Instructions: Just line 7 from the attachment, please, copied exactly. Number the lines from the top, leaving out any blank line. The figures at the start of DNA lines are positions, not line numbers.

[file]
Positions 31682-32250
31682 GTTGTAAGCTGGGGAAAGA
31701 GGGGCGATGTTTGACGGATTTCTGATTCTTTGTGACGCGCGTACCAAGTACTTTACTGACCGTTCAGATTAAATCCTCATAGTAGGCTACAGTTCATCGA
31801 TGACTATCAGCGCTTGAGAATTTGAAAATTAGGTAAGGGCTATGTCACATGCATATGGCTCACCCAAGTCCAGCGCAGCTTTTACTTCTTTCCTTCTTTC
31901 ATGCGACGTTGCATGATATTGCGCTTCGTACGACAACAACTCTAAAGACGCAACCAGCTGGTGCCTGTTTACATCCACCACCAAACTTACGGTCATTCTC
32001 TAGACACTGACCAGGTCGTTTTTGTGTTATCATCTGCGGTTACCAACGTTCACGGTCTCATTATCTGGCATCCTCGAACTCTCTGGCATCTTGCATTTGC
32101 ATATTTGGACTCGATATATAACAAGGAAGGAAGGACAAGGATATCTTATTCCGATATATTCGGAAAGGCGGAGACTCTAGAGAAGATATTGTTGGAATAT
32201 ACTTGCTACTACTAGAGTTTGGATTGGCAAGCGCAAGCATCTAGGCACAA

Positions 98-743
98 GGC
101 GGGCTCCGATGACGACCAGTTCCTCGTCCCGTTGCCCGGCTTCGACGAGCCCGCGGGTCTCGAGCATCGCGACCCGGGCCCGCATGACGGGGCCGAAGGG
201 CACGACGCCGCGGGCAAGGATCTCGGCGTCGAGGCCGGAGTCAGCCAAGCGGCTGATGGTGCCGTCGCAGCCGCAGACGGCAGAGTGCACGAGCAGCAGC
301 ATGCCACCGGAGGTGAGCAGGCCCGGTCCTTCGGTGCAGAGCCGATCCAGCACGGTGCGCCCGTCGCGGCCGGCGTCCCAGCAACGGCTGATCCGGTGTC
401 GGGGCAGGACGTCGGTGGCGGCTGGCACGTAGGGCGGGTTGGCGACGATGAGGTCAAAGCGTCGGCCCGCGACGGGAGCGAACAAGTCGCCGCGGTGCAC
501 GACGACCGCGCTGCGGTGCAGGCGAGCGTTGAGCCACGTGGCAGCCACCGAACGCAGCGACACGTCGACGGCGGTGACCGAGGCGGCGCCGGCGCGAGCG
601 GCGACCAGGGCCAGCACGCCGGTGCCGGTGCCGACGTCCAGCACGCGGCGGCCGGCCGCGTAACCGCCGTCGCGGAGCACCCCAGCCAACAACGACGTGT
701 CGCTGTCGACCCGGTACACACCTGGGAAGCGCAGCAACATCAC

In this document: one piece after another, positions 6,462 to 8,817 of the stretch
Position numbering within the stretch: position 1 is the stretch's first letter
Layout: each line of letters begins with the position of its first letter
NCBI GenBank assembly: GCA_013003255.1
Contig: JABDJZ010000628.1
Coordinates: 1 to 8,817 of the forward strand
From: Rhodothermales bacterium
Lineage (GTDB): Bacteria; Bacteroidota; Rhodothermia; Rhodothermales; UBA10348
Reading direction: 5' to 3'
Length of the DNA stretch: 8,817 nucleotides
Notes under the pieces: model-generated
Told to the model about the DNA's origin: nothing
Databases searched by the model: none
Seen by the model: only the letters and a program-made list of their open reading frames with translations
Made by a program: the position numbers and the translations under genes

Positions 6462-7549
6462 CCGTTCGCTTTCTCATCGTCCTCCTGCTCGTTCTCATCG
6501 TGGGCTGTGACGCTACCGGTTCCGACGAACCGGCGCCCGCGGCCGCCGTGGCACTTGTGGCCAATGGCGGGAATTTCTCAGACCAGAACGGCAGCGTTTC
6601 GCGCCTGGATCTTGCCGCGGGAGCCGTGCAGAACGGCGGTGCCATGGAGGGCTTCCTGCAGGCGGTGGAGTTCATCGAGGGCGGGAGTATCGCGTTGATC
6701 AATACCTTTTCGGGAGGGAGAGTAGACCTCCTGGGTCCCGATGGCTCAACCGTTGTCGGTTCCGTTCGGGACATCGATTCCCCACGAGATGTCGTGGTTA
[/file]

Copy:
32101 ATATTTGGACTCGATATATAACAAGGAAGGAAGGACAAGGATATCTTATTCCGATATATTCGGAAAGGCGGAGACTCTAGAGAAGATATTGTTGGAATAT